Each basic unit in wide-field monitoring mode has 260 square degrees field of view and has a ~ limit in a white light for a 0.1 s exposure if a sky background noise prevails over the read-out noise (i.e., in a high gain regime of EM-CCD). Frame coaddition can improve it up to for effective exposure of 10 s and up to —for 1000 s. In narrow-field follow-up mode, with 30 square degrees field, the limits depend on the selection of color filters and polarizers and are summarized in Table 4. Also, for a bright transients, a very high temporal resolution mode is possible, if the CCD supports the read-out in a small window with greater frame rate (e.g., Andor +888 EM-CCD provides the frame rates up to 65 in window without binning, and up to 310—with binning).

5.2. Complete System

The complete system is a set of basic units installed on a separate mounts and operated in parallel. The number of units may be arbitrary—the larger the better.

As an example, let us assume 8 unit configuration. It will cover 2100 square degrees of the sky simultaneously in a wide-field monitoring mode, which allows to perform the all sky survey twice per night while staying for half an hour on each region. In a narrow-field mode, by combining the data from all 72 objectives, it will reach to limit for 0.1 to 10 s effective exposures. The amount of data acquired in a night of observations will be around 40 Tb, which will be processed in real time. Such a system is expected to see the light of a GRB once per month. Performance of such a system for observations of different classes of variable objects is shown in Figure 11 in comparison with other wide-field monitoring projects.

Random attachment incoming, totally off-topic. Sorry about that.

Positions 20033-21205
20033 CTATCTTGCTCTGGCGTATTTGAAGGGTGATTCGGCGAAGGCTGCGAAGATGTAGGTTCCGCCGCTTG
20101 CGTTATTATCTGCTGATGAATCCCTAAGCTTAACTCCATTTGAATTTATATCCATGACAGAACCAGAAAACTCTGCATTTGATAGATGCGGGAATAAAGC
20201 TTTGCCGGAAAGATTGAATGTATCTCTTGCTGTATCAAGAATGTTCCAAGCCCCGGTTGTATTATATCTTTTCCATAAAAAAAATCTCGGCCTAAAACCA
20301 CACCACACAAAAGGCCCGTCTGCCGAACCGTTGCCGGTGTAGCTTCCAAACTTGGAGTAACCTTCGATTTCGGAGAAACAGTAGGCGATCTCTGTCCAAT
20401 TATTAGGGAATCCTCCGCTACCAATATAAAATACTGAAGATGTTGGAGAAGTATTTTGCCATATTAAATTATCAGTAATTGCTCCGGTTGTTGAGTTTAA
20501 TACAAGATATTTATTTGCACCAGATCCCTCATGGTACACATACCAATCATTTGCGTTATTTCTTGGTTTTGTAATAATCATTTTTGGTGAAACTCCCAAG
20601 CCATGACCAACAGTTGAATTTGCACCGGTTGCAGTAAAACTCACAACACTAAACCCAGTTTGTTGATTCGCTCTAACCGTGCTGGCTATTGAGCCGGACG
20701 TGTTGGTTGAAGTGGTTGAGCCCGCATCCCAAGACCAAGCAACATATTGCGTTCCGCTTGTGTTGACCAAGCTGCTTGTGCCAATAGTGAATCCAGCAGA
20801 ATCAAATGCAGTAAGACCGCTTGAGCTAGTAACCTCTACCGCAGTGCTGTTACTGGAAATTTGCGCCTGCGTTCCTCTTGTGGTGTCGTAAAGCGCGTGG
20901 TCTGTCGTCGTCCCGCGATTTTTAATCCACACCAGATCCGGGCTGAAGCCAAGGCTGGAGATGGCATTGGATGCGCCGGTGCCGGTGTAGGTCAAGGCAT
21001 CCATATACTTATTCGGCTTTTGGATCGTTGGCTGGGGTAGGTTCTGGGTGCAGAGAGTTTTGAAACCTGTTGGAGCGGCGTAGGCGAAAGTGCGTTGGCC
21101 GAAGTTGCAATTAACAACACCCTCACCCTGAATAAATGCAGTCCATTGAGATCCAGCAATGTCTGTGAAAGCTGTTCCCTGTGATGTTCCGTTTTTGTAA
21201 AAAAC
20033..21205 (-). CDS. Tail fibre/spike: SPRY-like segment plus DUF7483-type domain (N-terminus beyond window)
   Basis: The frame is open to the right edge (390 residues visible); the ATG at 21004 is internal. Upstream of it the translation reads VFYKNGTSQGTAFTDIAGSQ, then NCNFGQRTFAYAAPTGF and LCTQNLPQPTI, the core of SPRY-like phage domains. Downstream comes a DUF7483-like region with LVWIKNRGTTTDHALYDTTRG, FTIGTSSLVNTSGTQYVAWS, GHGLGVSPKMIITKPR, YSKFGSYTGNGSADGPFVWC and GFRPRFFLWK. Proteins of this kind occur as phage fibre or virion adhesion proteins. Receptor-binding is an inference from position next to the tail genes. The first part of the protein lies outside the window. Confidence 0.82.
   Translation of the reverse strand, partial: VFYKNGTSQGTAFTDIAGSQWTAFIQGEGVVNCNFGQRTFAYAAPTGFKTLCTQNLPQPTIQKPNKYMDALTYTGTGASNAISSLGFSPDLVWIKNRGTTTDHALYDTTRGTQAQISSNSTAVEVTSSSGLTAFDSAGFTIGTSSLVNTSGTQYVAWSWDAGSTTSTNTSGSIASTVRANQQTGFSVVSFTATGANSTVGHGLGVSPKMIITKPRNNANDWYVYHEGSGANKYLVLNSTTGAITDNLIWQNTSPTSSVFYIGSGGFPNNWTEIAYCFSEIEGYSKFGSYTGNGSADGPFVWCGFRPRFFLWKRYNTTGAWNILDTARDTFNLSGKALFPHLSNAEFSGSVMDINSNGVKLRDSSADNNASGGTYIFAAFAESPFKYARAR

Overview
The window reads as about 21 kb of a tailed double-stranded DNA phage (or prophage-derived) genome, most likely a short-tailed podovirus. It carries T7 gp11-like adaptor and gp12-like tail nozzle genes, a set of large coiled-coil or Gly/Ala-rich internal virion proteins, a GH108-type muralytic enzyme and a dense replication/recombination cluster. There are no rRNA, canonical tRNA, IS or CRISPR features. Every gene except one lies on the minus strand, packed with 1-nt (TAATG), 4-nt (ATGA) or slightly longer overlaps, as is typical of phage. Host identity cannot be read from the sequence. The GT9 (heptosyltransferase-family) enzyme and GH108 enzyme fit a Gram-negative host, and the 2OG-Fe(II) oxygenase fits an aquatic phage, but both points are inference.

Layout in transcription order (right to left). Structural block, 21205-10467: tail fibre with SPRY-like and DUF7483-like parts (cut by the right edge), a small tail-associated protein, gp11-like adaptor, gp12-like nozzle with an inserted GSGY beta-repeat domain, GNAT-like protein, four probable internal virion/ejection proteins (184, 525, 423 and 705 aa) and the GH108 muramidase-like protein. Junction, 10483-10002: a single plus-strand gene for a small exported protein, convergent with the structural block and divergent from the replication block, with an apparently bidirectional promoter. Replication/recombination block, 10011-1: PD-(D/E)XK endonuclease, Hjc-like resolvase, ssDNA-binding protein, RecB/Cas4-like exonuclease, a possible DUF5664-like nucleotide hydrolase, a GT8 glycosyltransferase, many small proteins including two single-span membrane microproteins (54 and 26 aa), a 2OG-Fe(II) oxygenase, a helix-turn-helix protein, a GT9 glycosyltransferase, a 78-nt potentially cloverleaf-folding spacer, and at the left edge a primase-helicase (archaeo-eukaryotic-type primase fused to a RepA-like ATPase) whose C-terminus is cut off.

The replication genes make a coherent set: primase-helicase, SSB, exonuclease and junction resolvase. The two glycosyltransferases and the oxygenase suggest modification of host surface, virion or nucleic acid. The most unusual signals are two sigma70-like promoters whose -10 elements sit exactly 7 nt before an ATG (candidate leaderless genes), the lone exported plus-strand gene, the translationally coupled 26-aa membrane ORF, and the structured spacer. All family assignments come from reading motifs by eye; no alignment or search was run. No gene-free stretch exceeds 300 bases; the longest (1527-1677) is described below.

As for financial side, assuming the prices as 2 kE for objective, 45 kE for EM-CCD, 1 kE for data-processing PC and 26 kE for an equatorial mount, a single basic unit will costs approximately 500 kE, while the 8 units configuration—approximately 5 millions of Euros.

6. Conclusions

The Naked-Eye Burst has stressed the importance of both wide-field monitoring and high temporal resolution for the search for and investigation of short optical transients of unknown localization. FAVOR and TORTORA cameras, created by our group, achieved significant results in this area, which allows us to propose the development of such strategy, and formulate the design of a next generation of a wide-field monitoring system—the MegaTORTORA.


This work was supported by the Bologna University Progetti Pluriennali 2003, by grants of CRDF (no. RP1-2394-MO-02), RFBR (nos. 04-02-17555, 06-02-08313, and 09-02-12053), INTAS (04-78-7366), and by the Presidium of the Russian Academy of Sciences Program. S. Karpov has also been supported by a grant from the President of Russian Federation for federal support of young scientists.